Mojave Trails 01

If you’ve ever spent time in the California desert, you know that it’s a special place. Vistas stretch far beyond the imagination, offering the humbling feeling of being a very tiny part of a very expansive world. Towering cliffs and plunging canyons provide history-soaked fodder for adventure. Coyotes howl in the night, jackrabbits dart around in the shimmering sun, and bighorn sheep execute complex gravity-defying maneuvers across sheer rock faces. An unreal palette of sunrise and sunset light paints a world of geologic wonders. The desert is much more than the flat expanse of sand and tumbleweeds many imagine it to be – it’s absolute magic.

If you haven’t been, but would like to see a little of this magic for yourself, have a quick look at this video:

Save the Heart of the Mojave Desert from The Wildlands Conservancy on Vimeo.

Our California deserts are some of the most highly contested, but passionately defended lands in the country. The California Desert Protection Act of 1994 gave us Joshua Tree and Death Valley National Parks, as well as Mojave National Preserve, designated a wide array of wilderness areas, and supported the rights of indigenous people on these lands, among other things. Senator Dianne Feinstein, the author of the original Act, has over the years proposed several updates, including this year’s California Desert Conservation and Recreation Act of 2015 – in order to further the protections of California deserts and to ensure these resources remain accessible to those with a variety of interests.

In these last few years, Feinstein and a wide group of supporters including The Wildlands Conservancy, Mojave Desert Land Trust, Sierra Club, Latino Conservation Alliance, Patagonia, The North Face, and beyond, have done something usually unheard of in the political realm (especially in the environmental/conservation sector) and rallied an incredibly varied group of folks – from hikers to hunters, bikers to off-road vehicle enthusiasts, conservationists to renewable energy interests – to back this legislation. Incredibly impressive, to say the least.

Perhaps the biggest outcome if this amended Act passes is the establishment of three new National Monuments – Mojave Trails, Sand to Snow, and Castle Mountains. We’ve had the pleasure of exploring several places within these areas and were blown away by the beauty – and incredibly diversity – on display.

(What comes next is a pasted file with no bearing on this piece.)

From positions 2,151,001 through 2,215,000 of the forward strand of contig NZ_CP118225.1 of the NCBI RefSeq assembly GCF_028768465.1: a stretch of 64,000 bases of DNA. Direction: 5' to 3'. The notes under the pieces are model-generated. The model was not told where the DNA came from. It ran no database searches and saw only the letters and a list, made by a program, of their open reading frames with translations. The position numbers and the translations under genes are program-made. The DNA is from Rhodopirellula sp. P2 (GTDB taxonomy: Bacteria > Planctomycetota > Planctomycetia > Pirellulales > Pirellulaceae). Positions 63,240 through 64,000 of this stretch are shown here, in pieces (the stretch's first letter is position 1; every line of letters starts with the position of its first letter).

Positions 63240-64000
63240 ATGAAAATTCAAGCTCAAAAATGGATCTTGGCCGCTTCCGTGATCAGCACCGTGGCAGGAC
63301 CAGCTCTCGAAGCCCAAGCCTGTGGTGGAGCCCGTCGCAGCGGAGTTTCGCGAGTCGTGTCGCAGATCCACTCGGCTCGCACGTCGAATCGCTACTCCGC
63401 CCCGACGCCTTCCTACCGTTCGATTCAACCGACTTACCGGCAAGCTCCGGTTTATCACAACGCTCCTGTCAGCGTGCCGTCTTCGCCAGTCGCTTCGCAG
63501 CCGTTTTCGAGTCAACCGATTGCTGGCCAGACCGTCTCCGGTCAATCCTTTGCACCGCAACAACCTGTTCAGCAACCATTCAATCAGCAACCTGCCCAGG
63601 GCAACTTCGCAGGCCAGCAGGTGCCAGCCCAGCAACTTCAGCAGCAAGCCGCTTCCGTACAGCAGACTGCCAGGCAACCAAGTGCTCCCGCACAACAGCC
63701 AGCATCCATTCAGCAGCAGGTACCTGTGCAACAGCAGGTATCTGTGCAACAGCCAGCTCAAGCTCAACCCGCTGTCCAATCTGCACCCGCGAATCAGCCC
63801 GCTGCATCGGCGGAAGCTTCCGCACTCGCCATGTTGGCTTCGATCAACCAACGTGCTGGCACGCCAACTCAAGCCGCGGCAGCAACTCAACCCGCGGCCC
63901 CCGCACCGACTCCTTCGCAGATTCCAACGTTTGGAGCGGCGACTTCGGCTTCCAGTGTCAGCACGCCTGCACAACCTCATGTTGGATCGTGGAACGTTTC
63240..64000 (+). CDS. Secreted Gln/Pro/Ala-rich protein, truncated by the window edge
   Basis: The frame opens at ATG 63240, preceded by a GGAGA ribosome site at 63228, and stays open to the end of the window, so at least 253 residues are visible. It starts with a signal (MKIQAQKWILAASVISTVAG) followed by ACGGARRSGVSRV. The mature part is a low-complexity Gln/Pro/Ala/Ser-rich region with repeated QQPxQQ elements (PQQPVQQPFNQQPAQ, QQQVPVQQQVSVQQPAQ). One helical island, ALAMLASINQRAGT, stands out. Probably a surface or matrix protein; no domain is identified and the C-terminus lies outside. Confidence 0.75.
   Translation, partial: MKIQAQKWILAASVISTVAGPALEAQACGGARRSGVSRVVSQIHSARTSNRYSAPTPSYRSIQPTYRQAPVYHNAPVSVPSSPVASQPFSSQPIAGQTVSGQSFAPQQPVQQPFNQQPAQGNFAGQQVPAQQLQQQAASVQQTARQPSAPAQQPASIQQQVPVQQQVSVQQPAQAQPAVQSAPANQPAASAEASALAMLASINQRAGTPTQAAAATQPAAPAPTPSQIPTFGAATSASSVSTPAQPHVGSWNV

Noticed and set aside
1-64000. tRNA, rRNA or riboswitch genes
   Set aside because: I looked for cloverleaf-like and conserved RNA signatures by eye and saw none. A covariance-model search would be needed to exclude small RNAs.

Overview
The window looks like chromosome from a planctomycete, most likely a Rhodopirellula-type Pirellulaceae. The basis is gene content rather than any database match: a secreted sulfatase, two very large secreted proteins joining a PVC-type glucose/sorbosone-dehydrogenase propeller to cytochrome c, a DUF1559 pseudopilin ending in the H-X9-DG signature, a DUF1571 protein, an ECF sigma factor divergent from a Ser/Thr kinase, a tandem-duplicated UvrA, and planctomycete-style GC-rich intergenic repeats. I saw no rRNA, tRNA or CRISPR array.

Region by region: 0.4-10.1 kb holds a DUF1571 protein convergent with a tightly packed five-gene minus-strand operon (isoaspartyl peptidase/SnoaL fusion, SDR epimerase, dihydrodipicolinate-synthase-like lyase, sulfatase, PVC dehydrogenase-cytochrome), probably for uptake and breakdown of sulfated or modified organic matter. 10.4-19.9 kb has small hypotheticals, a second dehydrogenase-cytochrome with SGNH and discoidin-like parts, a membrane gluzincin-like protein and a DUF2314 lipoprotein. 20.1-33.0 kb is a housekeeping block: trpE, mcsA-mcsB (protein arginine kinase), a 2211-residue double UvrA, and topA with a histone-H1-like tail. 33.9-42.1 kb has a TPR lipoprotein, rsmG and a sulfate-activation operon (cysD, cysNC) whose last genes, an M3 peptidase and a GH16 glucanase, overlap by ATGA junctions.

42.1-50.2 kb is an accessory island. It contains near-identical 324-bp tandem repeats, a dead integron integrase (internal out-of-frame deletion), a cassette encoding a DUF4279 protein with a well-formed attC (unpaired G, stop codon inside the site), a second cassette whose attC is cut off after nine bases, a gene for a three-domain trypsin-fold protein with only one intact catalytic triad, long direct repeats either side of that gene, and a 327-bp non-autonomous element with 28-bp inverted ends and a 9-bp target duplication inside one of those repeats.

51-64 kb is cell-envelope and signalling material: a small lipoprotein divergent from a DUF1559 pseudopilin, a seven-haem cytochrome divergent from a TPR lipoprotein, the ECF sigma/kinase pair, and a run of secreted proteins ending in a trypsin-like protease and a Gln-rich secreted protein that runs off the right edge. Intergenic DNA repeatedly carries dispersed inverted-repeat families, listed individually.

Mojave Trails sunset

If the desert’s magic resonates with you – or if you are simply a supporter of protecting our public lands – you’ll want to free up your schedule this Tuesday, October 13th, to attend a public meeting held by Senator Feinstein (along with Department of Interior Deputy Secretary Mike Conner, Undersecretary of Agriculture Robert Bonnie, and other senior officials) at Whitewater Preserve to discuss the proposed designation of these Monuments – and you’ll have a chance to make your voice heard, as well.

Date: Tuesday, October 13

Time: Doors open at noon; arrive no later than 1pm

Place: Whitewater Preserve – 9160 Whitewater Canyon Road, Whitewater, CA 92282 (map/directions)

RSVP: Campaign for the California Desert (If transportation is a barrier to meeting attendance, you can also inquire about shuttle ride service once you RSVP)

If you can’t attend Tuesday’s meeting, but would still like to voice your support for the Monuments campaign, you can visit the Campaign for the California Desert website to sign a petition that will be sent to President Obama to urge him to designate these Monuments, and/or sign up for their newsletter to receive updates on the campaign. You can also find more information by visiting The Wildlands Conservancy website. Finally, Keen is also running a fantastic #LiveMonumental campaign that includes the push for Mojave Trails, and you can sign a petition with them, as well.

I am a curiosity-seeking, adventure-loving, outdoor-rambling professional word wrangler.

3 Comments

Lendall

Lendall Oct 17, 2015 14:10

Catching up belatedly on this post, but signing the petition. This is important.

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pb Oct 9, 2015 20:10

And exactly whats wrong with supporting recreation for all, not just people who can walk. Personally, I'm in favor of supporting access for all recreation types. I've been 4 wheeling for almost 40 years & practice tread lightly not denying access to those you don't agree with. Stealing public lands from ALL the people is NOT the answer.

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Sharon Oct 9, 2015 17:10

Thank you for this post!
I live in the desert and want to see these monuments created.
It is important to show support for this -- Congressman Paul Cook (R) is urging people to come to the meeting to voice opposition. He has his own plan, which favors ORVs and mining.

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